Pacific Island Pelagic Fisheries; 2019 U.S. Territorial Longline Bigeye Tuna Catch Limits, 34321-34322 [2019-15317]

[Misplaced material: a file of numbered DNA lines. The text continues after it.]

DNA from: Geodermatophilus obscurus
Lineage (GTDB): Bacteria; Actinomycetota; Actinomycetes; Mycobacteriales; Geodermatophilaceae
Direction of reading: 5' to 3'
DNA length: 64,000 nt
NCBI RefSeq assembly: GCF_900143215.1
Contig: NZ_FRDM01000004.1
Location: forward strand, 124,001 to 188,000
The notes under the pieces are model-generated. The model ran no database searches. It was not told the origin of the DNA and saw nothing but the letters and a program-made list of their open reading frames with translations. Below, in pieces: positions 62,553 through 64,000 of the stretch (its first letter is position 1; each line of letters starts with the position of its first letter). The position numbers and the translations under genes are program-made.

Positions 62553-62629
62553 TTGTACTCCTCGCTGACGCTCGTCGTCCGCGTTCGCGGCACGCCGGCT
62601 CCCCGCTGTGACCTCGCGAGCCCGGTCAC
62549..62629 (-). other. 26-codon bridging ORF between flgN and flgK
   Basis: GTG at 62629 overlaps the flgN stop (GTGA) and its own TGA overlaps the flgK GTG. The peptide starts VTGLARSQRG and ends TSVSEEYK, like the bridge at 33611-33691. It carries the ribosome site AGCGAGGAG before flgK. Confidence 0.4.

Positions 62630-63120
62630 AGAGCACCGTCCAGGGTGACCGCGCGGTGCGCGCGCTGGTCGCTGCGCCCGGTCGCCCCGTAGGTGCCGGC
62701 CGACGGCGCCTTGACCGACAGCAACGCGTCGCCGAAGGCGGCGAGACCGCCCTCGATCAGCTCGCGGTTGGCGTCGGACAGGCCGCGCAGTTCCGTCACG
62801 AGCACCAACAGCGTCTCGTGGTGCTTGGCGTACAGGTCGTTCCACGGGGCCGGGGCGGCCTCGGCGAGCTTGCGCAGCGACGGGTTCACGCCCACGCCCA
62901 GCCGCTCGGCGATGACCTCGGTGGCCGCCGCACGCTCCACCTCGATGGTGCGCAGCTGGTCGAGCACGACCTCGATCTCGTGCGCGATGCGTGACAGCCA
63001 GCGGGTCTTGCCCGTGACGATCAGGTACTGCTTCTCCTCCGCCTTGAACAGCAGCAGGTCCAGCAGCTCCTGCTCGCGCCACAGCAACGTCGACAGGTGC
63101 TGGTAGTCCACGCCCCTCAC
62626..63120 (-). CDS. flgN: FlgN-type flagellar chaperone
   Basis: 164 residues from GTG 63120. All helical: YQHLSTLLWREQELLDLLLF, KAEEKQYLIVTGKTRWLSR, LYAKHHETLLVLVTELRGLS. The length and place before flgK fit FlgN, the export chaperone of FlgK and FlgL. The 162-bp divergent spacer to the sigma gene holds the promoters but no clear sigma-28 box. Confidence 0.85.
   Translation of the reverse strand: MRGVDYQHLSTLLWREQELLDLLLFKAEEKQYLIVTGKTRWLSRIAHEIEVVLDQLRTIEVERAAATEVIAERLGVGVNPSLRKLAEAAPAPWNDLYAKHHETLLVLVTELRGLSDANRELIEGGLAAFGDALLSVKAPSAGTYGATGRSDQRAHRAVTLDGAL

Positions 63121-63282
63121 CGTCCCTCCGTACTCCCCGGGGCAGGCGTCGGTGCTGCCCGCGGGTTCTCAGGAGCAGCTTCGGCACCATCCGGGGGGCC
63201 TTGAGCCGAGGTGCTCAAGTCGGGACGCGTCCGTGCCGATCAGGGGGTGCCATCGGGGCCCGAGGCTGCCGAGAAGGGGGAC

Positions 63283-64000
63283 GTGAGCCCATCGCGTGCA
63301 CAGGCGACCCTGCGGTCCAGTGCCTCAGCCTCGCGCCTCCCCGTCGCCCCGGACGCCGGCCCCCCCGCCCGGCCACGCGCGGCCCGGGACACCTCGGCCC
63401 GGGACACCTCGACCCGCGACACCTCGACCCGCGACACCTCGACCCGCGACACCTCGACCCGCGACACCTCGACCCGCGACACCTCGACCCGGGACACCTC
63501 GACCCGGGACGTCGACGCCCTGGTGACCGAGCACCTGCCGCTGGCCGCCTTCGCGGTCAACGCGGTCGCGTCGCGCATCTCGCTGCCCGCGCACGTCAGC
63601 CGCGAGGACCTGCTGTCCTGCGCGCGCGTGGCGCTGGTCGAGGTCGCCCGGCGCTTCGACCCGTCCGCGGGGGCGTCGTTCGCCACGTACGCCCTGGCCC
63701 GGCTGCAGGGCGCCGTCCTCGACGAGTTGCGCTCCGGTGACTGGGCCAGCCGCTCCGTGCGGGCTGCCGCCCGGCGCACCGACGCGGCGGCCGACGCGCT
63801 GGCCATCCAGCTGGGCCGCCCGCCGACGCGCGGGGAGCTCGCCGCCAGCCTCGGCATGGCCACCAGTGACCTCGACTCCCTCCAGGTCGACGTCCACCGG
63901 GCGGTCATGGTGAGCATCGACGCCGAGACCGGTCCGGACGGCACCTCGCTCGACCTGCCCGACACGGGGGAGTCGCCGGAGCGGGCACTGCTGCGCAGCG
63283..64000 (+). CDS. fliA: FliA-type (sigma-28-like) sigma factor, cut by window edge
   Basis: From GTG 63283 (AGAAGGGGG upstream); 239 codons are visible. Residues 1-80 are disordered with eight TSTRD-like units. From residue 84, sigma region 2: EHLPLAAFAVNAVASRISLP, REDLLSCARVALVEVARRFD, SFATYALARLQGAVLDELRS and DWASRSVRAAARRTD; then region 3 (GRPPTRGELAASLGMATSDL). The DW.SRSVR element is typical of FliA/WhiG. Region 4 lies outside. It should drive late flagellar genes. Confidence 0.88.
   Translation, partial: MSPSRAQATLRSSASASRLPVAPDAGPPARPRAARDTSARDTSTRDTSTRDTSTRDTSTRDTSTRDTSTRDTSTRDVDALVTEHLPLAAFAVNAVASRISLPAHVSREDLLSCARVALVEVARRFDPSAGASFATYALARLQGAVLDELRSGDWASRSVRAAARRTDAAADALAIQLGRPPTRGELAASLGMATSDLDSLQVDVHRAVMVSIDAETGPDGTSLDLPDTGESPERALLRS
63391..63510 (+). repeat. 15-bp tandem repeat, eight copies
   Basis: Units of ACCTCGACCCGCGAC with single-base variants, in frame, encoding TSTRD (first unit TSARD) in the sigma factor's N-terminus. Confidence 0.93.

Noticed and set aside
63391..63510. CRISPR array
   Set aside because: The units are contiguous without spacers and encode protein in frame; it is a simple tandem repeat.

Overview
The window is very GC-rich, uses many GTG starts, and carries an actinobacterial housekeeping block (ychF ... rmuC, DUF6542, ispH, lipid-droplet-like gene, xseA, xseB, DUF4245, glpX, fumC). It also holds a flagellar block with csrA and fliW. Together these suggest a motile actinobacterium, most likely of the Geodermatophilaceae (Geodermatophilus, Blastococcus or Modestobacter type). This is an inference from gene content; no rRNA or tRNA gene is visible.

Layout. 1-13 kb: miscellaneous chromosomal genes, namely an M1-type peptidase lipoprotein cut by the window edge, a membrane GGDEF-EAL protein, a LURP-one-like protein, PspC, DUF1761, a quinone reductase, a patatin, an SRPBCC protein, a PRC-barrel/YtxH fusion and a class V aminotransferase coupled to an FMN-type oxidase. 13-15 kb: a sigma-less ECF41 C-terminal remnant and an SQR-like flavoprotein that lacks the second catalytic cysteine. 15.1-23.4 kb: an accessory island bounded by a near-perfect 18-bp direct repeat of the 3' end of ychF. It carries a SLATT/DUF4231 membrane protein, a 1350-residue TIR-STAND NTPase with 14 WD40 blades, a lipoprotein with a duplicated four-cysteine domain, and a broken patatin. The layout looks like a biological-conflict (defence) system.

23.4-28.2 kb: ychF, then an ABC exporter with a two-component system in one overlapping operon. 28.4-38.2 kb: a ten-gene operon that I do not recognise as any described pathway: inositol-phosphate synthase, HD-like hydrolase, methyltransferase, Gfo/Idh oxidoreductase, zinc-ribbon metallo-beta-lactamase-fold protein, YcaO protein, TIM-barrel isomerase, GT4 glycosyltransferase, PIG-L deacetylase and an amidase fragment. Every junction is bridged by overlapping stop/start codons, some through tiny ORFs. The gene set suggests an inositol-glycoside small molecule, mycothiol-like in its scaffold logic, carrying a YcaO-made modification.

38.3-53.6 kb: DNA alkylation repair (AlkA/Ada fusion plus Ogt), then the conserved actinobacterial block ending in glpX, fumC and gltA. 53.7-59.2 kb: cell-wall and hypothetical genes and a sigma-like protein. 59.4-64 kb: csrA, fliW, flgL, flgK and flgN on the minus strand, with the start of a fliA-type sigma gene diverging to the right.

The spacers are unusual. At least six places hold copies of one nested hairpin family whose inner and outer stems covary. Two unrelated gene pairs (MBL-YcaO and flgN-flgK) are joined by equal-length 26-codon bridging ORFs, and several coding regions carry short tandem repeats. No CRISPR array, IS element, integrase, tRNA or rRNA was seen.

Download as PDF Federal Register / Vol. 84, No. 138 / Thursday, July 18, 2019 / Rules and Regulations FOR FURTHER INFORMATION CONTACT: DEPARTMENT OF COMMERCE National Oceanic and Atmospheric Administration 50 CFR Part 665 [Docket No. 190325272–9537–02] RIN 0648–XG925 Pacific Island Pelagic Fisheries; 2019 U.S. Territorial Longline Bigeye Tuna Catch Limits National Marine Fisheries Service (NMFS), National Oceanic and Atmospheric Administration (NOAA), Commerce. ACTION: Final specifications. AGENCY: In this final rule, NMFS specifies a 2019 limit of 2,000 metric tons (t) of longline-caught bigeye tuna for each U.S. Pacific territory (American Samoa, Guam, and the Commonwealth of the Northern Mariana Islands (CNMI)). NMFS will allow each territory to allocate up to 1,000 t each year to U.S. longline fishing vessels in a valid specified fishing agreement. As an accountability measure, NMFS will monitor, attribute, and (if necessary) restrict catches of longline-caught bigeye tuna, including catches made under a specified fishing agreement. These catch limits and accountability measures support the long-term sustainability of fishery resources of the U.S. Pacific Islands. DATES: The final specifications are effective July 17, 2019, through December 31, 2019. The deadline to submit a specified fishing agreement pursuant to 50 CFR 665.819(b)(3) for review is August 19, 2019. ADDRESSES: Copies of the Fishery Ecosystem Plan for Pelagic Fisheries of the Western Pacific (Pelagic FEP) are available from the Western Pacific Fishery Management Council (Council), 1164 Bishop St., Suite 1400, Honolulu, HI 96813, tel 808–522–8220, fax 808– 522–8226, or www.wpcouncil.org. NMFS prepared environmental analyses that describe the potential impacts on the human environment that would result from the action. Copies of those analyses, which include an environmental assessment (EA) and a finding of no significant impact (FONSI), are available from http:// www.regulations.gov/#! docketDetail;D=NOAA-NMFS-20190028, or from Michael D. Tosatto, Regional Administrator, NMFS Pacific Islands Region (PIR), 1845 Wasp Blvd., Bldg. 176, Honolulu, HI 96818. khammond on DSKBBV9HB2PROD with RULES SUMMARY: VerDate Sep<11>2014 15:57 Jul 17, 2019 Jkt 247001 Rebecca Walker, NMFS PIRO Sustainable Fisheries, 808–725–5184. SUPPLEMENTARY INFORMATION: NMFS is specifying a catch limit of 2,000 t of longline-caught bigeye tuna for each U.S. Pacific territory in 2019. NMFS is also authorizing each territory to allocate up to 1,000 t of its 2,000 t bigeye tuna limit to U.S. longline fishing vessels permitted to fish under the Pelagic FEP. Those vessels must be identified in a specified fishing agreement with the applicable territory. NMFS will monitor catches of longlinecaught bigeye tuna by the longline fisheries of each territory, including catches made by U.S. longline vessels operating under specified fishing agreements. The criteria that a specified fishing agreement must meet, and the process for attributing longline-caught bigeye tuna, will follow the procedures in 50 CFR 665.819. When NMFS projects that a territorial catch or allocation limit will be reached, NMFS will, as an accountability measure, prohibit the catch and retention of longline-caught bigeye tuna by vessels in the applicable territory (territorial catch limit), and/or vessels in a specified fishing agreement (allocation limit). You may find additional background information on this action in the preamble to the proposed specifications published on June 6, 2019 (84 FR 26394). Comments and Responses On June 6, 2019, NMFS published the proposed specifications and request for public comments (84 FR 26394); the comment period closed on June 21, 2019. NMFS received seven comments from three commenters, and discusses and responds to these comments below. No changes have been made from the proposed specifications in response to the comments. We note that one technical correction has been made in the final EA, as described below in the response to Comment 7. In addition, in light of the decision in Territory of American Samoa v. NMFS, et al. (16–cv–95, D. Haw), NMFS specifically invited public comments on the effect of the proposed action on cultural fishing in American Samoa. NMFS received no comments addressing cultural fishing. Comment 1: NMFS should consider lowering the annual totals, and consider heavier regulation against longline fishing practices in the Pacific. Response: In developing the territorial bigeye tuna catch allocation limits, NMFS and the Council considered a range of catch and allocation limits, PO 00000 Frm 00061 Fmt 4700 Sfmt 4700 34321 taking into consideration sustainability of the stock, decisions of regional fishery management organizations, and the needs of Pacific Island fishing communities. The 2019 allocation limits allow for the sustainability of the bigeye tuna stock and are consistent with the Pelagic FEP, the Magnuson-Stevens Fishery Conservation and Management Act (Magnuson-Stevens Act), and other applicable laws. Comment 2: NMFS should act thoughtfully and quickly in completing this rulemaking process. In past years, the deep-set fishery in the Western and Central Pacific Ocean (WCPO) and the Eastern Pacific Ocean (EPO) attained the U.S. bigeye tuna catch limits in each area. As a result, many U.S. deep-set vessels were unable to fish because they were not able to allocate catch pursuant to already-executed specified fishing agreements. Such delays in rulemaking impede the achievement of the goals of the Pelagic FEP. The publication of the proposed rule earlier in the calendar year in 2019 should ensure no closure period of fishing operations in the WCPO. Response: NMFS reviews the proposed catch and allocation limits for consistency with the provisions of the Magnuson-Stevens Act, the Pelagic FEP, decisions of the WCPFC, and other applicable laws. This review requires preparation of comprehensive supporting environmental analyses to ensure the conservation of affected fish stocks and protected species. While NMFS is committed to preparing analyses before the fishery could reach the WCPO bigeye tuna limit, NMFS also encourages the domestic fishing industry to consider industry-led actions in both the WCPO and the EPO that might reduce the likelihood of reaching a catch limit, or that would otherwise alleviate the impact of a closure. Comment 3: The proposed rule will provide substantial benefits for the U.S. territories, the Hawaii-based longline fisheries, the Hawaii seafood market, and protected species. Response: NMFS agrees that this action, which is identical to the catch and allocation limits implemented in 2014 (79 FR 64097, October 28, 2014), 2015 (80 FR 61767, October 14, 2015; 80 FR 68778, November 6, 2015), 2016 (81 FR 63145, September 14, 2016), 2017 (82 FR 47642, October 13, 2017), and 2018 (83 FR 53399, October 23, 2018), addresses the conservation and management needs of bigeye tuna in the WCPO, and considers the needs of fishing communities of the U.S. Pacific Islands, and the impacts to protected species. E:\FR\FM\18JYR1.SGM 18JYR1 34322 Federal Register / Vol. 84, No. 138 / Thursday, July 18, 2019 / Rules and Regulations khammond on DSKBBV9HB2PROD with RULES Comment 4: Transferred effects caused by closing Hawaii-based longline fisheries have detrimental impacts on local Hawaii seafood markets and on protected species that are caught more frequently by foreign fisheries. Response: NMFS considered the concept of transferred effects during a closure of the U.S. longline fleet in the development of these specifications and the EA. Comment 5: The specifications will not affect WCPO bigeye tuna stock status. Response: NMFS is satisfied that this action is consistent with the conservation and management needs of bigeye tuna in the WCPO. The catch and allocation limits would not result in a change in stock status of WCPO bigeye tuna. Comment 6: The proposed limits are substantially more stringent than conservation measures adopted by WCPFC, which do not establish any bigeye limits for the territories. The commenter questioned whether there is a necessity to limit each territory to a 1,000 t allocation. Response: This action implements the recommendation from the Council’s 176th meeting, in March 2019. The Council recommended that NMFS specify a 2,000 t longline bigeye catch limit for each U.S. participating territory, and that NMFS specify that each territory can allocate up to 1,000 t of their bigeye catch limit. Utilizing the best scientific information available, NMFS has determined that these catch and allocation limits are consistent with WCPFC objectives. NMFS acknowledges that the WCPFC has not adopted bigeye limits for the U.S. territories. NMFS notes that the Council has recommended amending the Pelagic FEP and Federal regulations to remove the requirement that NMFS must first specify catch limits for the territories before specifying allocation limits, but a plan amendment and proposed regulations to implement this Council recommendation have yet to be developed. VerDate Sep<11>2014 15:57 Jul 17, 2019 Jkt 247001 Comment 7: The commenter is supportive of the conclusion that the effect of the action on Endangered Species Act (ESA)-listed marine mammal species is insubstantial. The EA should include the information that there has never been an observed interaction in the very small area of overlap between the area in which Hawaii longline fishing effort occurs and the designated range of the main Hawaiian islands (MHI) insular stock of false killer whales, as Table 32 in the EA incorrectly implies that there have been continued observed interactions with MHI insular false killer whales. Response: NMFS acknowledges that observers have not documented interactions in the area of overlap between the area in which fishing effort occurs and the designated range of the MHI insular stock of false killer whales. Therefore, NMFS has made a technical correction to Table 32 in section 3.3.2.1 of the final EA. Classification The Regional Administrator, NMFS Pacific Islands Region, determined that this action is necessary for the conservation and management of Pacific Island fishery resources, and that it is consistent with the Magnuson-Stevens Act and other applicable laws. This action is exempt from review under Executive Order 12866. Because this rule relieves a restriction, the exception in 5 U.S.C. 553(d)(1) applies so that it is not subject to the 30-day delayed effectiveness provision of the Administrative Procedure Act. This rule allows U.S. vessels identified in a valid specified fishing agreement to resume fishing in the WCPO even if NMFS closes the longline fishery for bigeye tuna. Consistent with Conservation and Management Measure 2018–01 adopted by the WCPFC at its December 2018 meeting, the bigeye tuna catch limit applicable to U.S. longline fisheries in the WCPO in 2019–2020 is 3,554 t. When NMFS projects that the limit will be reached, NMFS must close the fishery for bigeye tuna in the WCPO. PO 00000 Frm 00062 Fmt 4700 Sfmt 9990 Regulations at 50 CFR 665.819 require NMFS to begin attributing longline caught bigeye tuna to the U.S. territory to which a fishing agreement applies either seven days before the date NMFS projects that the fishery will reach the WCPO U.S bigeye tuna limit, or upon the effective date of the agreement, whichever is later. Based on longline catch records to date, NMFS projects the current 3,554 t limit of WCPO bigeye tuna will be reached on August 29, 2019. This projected date is subject to change, and the projected date throughout 2019 has continued to fall earlier in the year as the fishing year has progressed. If the effectiveness of this final rule is delayed past the date that the WCPO bigeye tuna limit is reached, NMFS would be required to publish a temporary rule that restricts the retention of WCPO bigeye tuna in the Hawaii-based longline fishery until this final rule is effective. After the effective date, NMFS would remove the restrictions for U.S. vessels identified in a valid specified fishing agreement with a U.S. territory. Implementing this rule immediately allows the fishery to continue fishing without the uncertainty or disruption of a potential closure. The Chief Counsel for Regulation of the Department of Commerce certified to the Chief Counsel for Advocacy of the Small Business Administration that the proposed rule would not have a significant economic impact on a substantial number of small entities. NMFS published the factual basis for the certification in the proposed rule, and we do not repeat it here. NMFS received no comments on this certification; as a result, a final regulatory flexibility analysis is not required, and none has been prepared. Authority: 16 U.S.C. 1801 et seq. Dated: July 15, 2019. Samuel D. Rauch III, Deputy Assistant Administrator for Regulatory Programs, National Marine Fisheries Service. [FR Doc. 2019–15317 Filed 7–17–19; 8:45 am] BILLING CODE 3510–22–P E:\FR\FM\18JYR1.SGM 18JYR1